Motioning to the Downtown skyline behind him, actor Jon Hamm pronounced it "absolutely gorgeous."
And, clad in a gray window pane check suit and blue shirt with his hair neatly but not fussily styled, the "Mad Men" star didn't look too bad himself as he and pitcher Rinku Singh fielded questions from the media before Sunday night's Pirates-Cardinals game.
The gates at PNC Park had yet to open, but the business of baseball was unfolding, as some of the Pirates posed for Mother's Day photos with their moms and then stretched, warmed up and cracked balls to the opposite side of the field, where the Heinz ketchup bottle and other reachable surfaces had been wiped down.
Company was coming, after all, with ESPN televising the 8:07 p.m. game, and Mr. Hamm, Mr. Singh and sports agent J.B. Bernstein here to promote the movie "Million Dollar Arm."
"I'm Jon," said the St. Louis native, dubbed "Hollywood's handsomest leading man" by Vanity Fair, shaking hands with each of the writers or photographers in the scrum around him.
This was Mr. Hamm's first time in Pittsburgh, but his visit was going to be short-lived, thanks to his day job on "Mad Men" as Don Draper. "From the ballpark tonight, I will get on a plane and go back to L.A. and get up at 7 o'clock in the morning and go back to the set."
Vanity Fair asks if there is life after Don Draper, and "Million Dollar Arm" answers with Mr. Hamm playing Mr. Bernstein, a sports agent who launches a contest to find baseball's next great pitching ace in India. The movie is based on the real story of how Mr. Bernstein discovered the hard-throwing Mr. Singh and Dinesh Patel and brought them to California. The pitchers eventually were signed to the Pirates' minor league system. Mr. Patel was released in 2010, while Mr. Singh remains a prospect.
"I think a big part of the story of the movie is hard work," Mr. Hamm, 43, said. Part of it is "the work that these guys put in, which is epic in scope -- never having touched a baseball to being a prospect at the major league level in under a year is the stuff of fiction, but it actually happened."
Mr. Bernstein is the other part of the equation.
"What kind of gets overlooked is the fact that J.B. went to India, a place where that he had no connection to, a place he had no idea how to manage, and I was there, it is a very different place, the other side of the world, and wrangled somehow this thing into existence and was successful at it. ...
"He's a hard worker, and I think he instilled that work ethic into these guys, too," Mr. Hamm said. "This was an opportunity and there's no such thing as squandering an opportunity.
"It's a nice lesson to learn, especially for a certain generation of kids in the States, where there's an expectation of everything being brought to you and laid at your feet. It doesn't work that way, that's not how real life works; you gotta work for everything."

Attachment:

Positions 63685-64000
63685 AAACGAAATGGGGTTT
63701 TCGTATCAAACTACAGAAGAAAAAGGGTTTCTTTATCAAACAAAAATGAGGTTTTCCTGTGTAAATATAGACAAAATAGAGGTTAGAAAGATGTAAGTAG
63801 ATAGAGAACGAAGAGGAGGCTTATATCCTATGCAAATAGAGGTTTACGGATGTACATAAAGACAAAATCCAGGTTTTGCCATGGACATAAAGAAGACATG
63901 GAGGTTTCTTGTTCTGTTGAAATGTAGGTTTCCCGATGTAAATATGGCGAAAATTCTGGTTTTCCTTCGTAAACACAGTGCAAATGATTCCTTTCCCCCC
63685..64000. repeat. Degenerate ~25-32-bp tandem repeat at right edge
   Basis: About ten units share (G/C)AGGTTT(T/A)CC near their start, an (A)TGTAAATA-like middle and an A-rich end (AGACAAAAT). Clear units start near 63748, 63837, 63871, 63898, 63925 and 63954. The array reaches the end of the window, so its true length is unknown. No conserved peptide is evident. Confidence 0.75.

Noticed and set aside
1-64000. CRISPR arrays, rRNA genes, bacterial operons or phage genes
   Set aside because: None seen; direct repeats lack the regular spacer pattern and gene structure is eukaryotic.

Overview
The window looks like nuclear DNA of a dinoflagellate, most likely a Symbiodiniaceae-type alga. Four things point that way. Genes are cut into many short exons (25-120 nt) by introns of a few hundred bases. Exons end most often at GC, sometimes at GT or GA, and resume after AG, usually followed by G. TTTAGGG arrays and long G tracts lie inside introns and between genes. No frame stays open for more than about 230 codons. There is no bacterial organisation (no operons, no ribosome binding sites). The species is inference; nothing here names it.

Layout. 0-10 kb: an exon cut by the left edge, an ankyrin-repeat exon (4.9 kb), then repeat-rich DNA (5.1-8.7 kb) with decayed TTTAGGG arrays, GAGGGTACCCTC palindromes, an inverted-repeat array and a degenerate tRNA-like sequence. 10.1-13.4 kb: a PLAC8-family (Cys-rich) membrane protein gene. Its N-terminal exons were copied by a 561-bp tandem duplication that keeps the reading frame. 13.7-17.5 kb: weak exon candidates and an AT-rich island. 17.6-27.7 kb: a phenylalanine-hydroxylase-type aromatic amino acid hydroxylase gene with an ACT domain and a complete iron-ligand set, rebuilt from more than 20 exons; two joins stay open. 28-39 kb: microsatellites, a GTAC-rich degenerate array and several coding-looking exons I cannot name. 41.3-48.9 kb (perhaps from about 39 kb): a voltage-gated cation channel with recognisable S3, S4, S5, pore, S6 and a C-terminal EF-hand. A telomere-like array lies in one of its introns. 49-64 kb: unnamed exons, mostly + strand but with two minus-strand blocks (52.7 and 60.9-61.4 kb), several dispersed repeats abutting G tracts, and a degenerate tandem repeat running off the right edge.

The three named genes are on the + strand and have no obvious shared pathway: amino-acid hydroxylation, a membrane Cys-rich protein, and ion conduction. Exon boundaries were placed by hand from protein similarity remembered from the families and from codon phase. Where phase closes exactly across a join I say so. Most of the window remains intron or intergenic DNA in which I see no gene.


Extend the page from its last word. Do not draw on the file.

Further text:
But baseball is the backdrop to a story about families, real, makeshift and ultimately surprising. "It's not just about the deal and about money and about this and about that, it's about who you choose to be with in your life," Mr. Hamm said.
When Mr. Hamm read the script and flipped back to the beginning to see the "based on a true story" note, he wondered, "How did this one miss me? I immediately got on line and started Googling and got fascinated. This is unbelievable."
The movie and Mr. Bernstein's book carry the tagline: "Sometimes to win, you have to change the game."
"There's always someone that's going to say, 'That can't be done, that can't be done, you're wasting your time, that's stupid, there's no point.' And it takes effort, it takes concerted effort and hard work and commitment to bash through the naysayers and get to a place where now, they're in the sixth or seventh season of doing this and it's growing exponentially," Mr. Hamm said of the pitching competition.
"There's over a billion people in India. There's going to be more and more guys coming over that are going to have this experience, and they won't come over like Rinku and Dinesh did, never having seen a baseball," but with some training and grounding in game fundamentals.
He acknowledged there once was an unwritten role in Hollywood that baseball doesn't work on screen -- or it better be funny to appeal to overseas audiences. But a lineup card of factors, from the increase of international players to easy availability of games by satellite or Internet, are changing that outdated notion.
If skeptics thought "42" wasn't going to succeed, given its threads about baseball and race, audiences proved them wrong. "It was a great film, and I think we made a great film."
It opens in theaters Friday.
Movie editor Barbara Vancheri: email@example.com or 412-263-1632. Read her blog: www.post-gazette.com/madaboutmovies.